Articles & White Papers
Nine Sure Fire Ways to
Boost Your Career
- Differentiate yourself
using a Personal Value Proposition.
A PVP a description of how your unique mixture of five key
elements creates and/or adds value for an organization and
the people in it.
A personal examination of these elements reminds you of
all the strong, positive things you bring to the table and
it points out the gaps you need to close before you can
position yourself more effectively. Examine each element
separately, combine all the data and created a succinct
summary of what you have to offer.
The five elements are:
- The knowledge you have about
the events and trends in areas critical to or of most
interest to your company and clients;
- The kinds of internal and
external networks that you can tap into to meet corporate/client
- Your ability to generate
and implement superior solutions to organizational issues
- The academic, technical,
or interpersonal tools you can bring to bear in key
situations and; finally,
- The personal attributes
and strengths you have that sets you apart from others
in the organization.
- Describe yourself in
terms of the outcomes you create, not the activities you
Fashion a one-line proclamation, a marketing slogan if you
like, that reflects the outcomes you create for your company
and its customers.
- Make it your personal
mission to always make others, including your boss, look
Someone once said, "you can have anything you want;
all you have to do is give others what they want."
While there is the odd exception to be sure, most people
are fair and honest - willing to share credit where it's
Making others look good sweeps you up in their success and
almost guarantees that they will help you enjoy successes
of your own.
- Be a can-do person.
Take to heart the words of the old song, "the difficult
I can do right now; the impossible will take a little while."
Instead of saying "I've never done that," say,
"I'll learn how to do it." Don't be afraid of
steep learning curves. Remember the organization hired you
because you were smart. Look for the opportunity in difficulties
rather than the difficulties in the opportunities.
- Develop success from
Don't be afraid to fail or make mistakes. But if you do
either take responsibility - don't project or rationalize.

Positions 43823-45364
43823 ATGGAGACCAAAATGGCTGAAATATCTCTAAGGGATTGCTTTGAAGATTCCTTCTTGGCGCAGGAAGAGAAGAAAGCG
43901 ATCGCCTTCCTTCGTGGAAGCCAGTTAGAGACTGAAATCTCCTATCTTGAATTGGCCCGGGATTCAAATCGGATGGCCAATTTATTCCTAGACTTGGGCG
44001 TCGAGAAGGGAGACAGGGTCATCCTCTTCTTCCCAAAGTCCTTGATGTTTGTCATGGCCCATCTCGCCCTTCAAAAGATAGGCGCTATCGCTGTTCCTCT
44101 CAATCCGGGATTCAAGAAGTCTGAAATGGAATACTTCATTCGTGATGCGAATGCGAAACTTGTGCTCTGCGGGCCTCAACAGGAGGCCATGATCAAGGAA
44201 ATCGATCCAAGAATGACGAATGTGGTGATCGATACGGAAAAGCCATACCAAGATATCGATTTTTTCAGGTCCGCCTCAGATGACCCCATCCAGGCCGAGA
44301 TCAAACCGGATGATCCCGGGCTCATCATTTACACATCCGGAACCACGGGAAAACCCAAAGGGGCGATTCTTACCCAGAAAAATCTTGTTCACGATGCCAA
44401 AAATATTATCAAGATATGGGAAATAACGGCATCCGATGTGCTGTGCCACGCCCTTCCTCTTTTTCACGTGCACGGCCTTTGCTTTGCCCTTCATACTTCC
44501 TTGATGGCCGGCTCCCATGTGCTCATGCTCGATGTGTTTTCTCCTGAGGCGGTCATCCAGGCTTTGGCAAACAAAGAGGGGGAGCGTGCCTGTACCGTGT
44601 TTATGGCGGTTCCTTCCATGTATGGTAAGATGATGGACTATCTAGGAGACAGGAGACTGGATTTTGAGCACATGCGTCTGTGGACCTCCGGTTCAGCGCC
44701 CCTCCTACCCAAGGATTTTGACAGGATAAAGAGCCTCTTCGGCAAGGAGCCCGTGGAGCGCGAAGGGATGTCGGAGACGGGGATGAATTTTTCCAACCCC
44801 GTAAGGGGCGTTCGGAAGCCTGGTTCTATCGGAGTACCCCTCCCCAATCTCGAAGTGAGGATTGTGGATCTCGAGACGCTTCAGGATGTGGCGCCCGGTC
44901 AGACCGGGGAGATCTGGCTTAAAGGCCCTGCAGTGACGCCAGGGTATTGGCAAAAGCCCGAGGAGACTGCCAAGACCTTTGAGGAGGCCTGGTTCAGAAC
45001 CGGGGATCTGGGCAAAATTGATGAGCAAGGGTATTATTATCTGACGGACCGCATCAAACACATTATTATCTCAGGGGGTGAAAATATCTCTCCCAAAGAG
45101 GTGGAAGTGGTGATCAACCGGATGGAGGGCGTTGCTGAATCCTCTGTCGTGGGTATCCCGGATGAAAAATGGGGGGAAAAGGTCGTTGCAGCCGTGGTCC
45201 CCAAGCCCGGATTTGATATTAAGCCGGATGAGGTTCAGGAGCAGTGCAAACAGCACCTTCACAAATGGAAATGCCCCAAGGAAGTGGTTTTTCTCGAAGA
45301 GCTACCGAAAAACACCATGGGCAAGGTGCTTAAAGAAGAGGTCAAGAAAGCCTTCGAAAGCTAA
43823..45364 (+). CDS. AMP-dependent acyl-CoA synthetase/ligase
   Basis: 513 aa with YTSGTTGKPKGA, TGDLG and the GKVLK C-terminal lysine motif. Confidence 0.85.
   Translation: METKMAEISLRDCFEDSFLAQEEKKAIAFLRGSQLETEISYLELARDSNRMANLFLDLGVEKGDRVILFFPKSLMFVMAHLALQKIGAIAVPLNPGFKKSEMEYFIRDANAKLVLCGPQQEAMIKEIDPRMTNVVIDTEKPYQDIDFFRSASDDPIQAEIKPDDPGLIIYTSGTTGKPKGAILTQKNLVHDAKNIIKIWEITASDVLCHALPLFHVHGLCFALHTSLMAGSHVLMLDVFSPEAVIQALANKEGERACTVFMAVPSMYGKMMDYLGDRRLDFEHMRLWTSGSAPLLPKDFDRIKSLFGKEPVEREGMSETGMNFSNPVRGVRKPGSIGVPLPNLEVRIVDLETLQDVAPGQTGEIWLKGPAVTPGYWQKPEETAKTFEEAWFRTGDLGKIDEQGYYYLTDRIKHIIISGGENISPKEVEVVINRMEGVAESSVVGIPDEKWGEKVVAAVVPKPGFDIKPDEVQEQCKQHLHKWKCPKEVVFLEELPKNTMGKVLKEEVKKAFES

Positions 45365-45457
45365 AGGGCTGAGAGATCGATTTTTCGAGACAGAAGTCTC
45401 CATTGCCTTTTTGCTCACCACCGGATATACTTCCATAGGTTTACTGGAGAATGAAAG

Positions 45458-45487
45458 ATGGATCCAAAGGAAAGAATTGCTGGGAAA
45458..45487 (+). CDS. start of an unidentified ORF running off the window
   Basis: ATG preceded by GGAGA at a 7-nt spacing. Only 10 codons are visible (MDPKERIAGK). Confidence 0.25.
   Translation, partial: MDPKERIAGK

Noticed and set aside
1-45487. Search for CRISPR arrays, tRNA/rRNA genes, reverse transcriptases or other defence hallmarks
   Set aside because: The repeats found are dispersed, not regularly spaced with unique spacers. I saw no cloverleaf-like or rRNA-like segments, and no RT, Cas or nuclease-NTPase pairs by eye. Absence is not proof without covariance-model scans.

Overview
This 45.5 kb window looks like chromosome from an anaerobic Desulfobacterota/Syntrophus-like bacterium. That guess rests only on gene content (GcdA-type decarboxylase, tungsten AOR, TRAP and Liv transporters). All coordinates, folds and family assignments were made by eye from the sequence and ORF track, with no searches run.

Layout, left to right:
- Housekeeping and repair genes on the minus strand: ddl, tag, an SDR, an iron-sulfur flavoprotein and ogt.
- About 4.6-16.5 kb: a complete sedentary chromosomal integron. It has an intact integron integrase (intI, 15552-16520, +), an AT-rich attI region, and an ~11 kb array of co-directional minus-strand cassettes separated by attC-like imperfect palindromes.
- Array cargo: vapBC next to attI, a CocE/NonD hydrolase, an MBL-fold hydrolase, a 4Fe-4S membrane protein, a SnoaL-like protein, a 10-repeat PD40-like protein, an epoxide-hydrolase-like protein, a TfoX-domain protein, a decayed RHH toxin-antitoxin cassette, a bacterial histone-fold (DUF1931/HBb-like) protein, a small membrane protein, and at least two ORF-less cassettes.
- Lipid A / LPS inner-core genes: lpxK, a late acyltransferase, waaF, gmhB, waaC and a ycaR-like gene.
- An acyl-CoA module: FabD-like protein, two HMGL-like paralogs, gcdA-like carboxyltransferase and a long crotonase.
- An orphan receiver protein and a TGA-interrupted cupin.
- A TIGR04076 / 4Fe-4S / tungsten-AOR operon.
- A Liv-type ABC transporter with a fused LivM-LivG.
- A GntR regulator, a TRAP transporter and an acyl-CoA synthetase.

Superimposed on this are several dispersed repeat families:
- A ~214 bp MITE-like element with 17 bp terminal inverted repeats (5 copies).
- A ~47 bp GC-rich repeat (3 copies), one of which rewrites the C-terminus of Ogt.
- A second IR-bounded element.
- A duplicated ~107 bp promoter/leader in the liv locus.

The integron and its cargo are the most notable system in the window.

Admitting a mistake or failure and moving forward is proactive
not reactive. Above all, identify and remember the learning
opportunities in the situation. Forget about everything
else and move on.
- Ask for help.
IQ expands exponentially. Together, two people bring four
times the intelligence. Super-hero individualism is often
- Remember the Pareto
principle, or the 80/20 rule as it's more commonly known.
Eighty percent of your effectiveness comes from twenty percent
of your activities. Manage your priorities and don't waste
time spinning your wheels by engaging in unimportant activity.
- Get yourself in front
of an audience.
Learn to make effective presentations and make as many as
you can. Good presentations are the mark of a true professional.
You, your ideas and skills receive broader corporate exposure
that, in my experience, can result in challenging new assignments,
larger budgets, greater general recognition and even raises
- Develop and use internal
and external networks, both formal and informal.
People who network well often receive and move information
faster, cut through organizational politics more quickly
and, create solutions better suited to the needs of their
Research in different types
of organizations shows that those who develop and use
networks usually get to serve on more successful teams,
receive early promotions more often, get higher compensation,
and get better performance reviews.
Dr. Tom Olson is the author of
Don't Die With Your Helmet On.
for more information about Dr. Tom, the book and his work.
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